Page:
I’m getting pretty frustrated by now. I look at the “contract” more carefully. The interest rate is 14.9% APR. This is making me angry. I call the hearing aid store again. Did they know she thought she’d signed up for the no-interest payment plan? No, they say, she signed up for the 36-month plan with interest. I spoke very slowly and deliberately, not losing my temper: “Do you realize she is hard of hearing?” There was silence as an answer. Finally the receptionist said that she couldn’t help it because everything was at the finance company.
Later that day I told my brother about it all. He said, “Let me call them.” He got on the phone with the hearing aid store. He told them that we were not going to deal with the finance company and that we were going to pay the bill in full and not wait for a bill. All of a sudden they were able to do that. They took Mom’s credit card number over the phone and my brother asked for and got the credit card transaction number for reference. (The transaction number is a new idea to me.) Problem solved!!!
I wondered if it took a male voice to get results. My brother says he thinks I softened them up with my pointed question about Mom not hearing them well when they explained it to her. My sister says it’s the fact that more than one family member was involved. My brother says that he’s had to deal with difficult situations like this before and there is one thing that works best: threatening to call the local tv reporter who specializes in local swindles and unfair practices. That works like a charm, even better than threatening to call the state attorney general’s office or threatening with a lawsuit. (My brother has a good friend who is a lawyer.)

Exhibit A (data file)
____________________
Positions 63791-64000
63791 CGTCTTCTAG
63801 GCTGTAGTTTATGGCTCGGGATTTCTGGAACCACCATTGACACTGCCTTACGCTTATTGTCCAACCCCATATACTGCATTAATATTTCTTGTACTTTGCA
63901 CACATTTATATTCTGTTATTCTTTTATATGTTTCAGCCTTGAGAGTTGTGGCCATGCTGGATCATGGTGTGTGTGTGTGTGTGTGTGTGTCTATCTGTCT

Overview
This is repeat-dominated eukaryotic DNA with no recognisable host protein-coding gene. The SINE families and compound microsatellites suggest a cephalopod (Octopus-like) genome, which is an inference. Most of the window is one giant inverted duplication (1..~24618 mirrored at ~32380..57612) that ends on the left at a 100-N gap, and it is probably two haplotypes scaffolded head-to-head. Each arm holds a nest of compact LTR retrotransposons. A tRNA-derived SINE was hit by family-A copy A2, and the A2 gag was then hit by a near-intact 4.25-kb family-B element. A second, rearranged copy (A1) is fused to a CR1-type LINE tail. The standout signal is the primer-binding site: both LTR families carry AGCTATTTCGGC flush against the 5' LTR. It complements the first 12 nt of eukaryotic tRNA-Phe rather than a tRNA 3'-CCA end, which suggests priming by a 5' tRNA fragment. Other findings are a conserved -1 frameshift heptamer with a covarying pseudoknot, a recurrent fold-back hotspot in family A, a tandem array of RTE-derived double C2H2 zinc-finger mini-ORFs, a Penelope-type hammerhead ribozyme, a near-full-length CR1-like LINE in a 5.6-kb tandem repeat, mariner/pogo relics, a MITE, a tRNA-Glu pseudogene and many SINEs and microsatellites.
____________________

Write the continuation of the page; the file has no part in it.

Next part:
Later Mom told me that Mr. Oily had told her during her previous visit that it was a good idea to buy the hearing aids on the payment plan because if she would die during the first month before the first payment came due, she wouldn’t have to pay for the hearing aids at all. Now that’s some sales pitch!
I’m not saying that every hearing aid center is set up to fleece senior citizens or that every one is in cahoots with a finance company. I’m just saying to be careful about any dealings with a hearing aid center. And if at all possible go with your loved one to such places, and talk to them ahead of time about not going alone. Elderly people are more trusting and can be swindled even if they are ordinarily intelligent people. Add in a little dementia and you are asking for trouble if you don’t accompany them to these kinds of places.
So there you have it. Mom’s hearing aids still work great. She’s happy and we’re happy. But it was a frustrating situation for a while. Have you had any dealings with unscrupulous people? What worked for you? I’m keeping the ploy of calling the local tv consumer reporter in my back pocket in case I ever need it!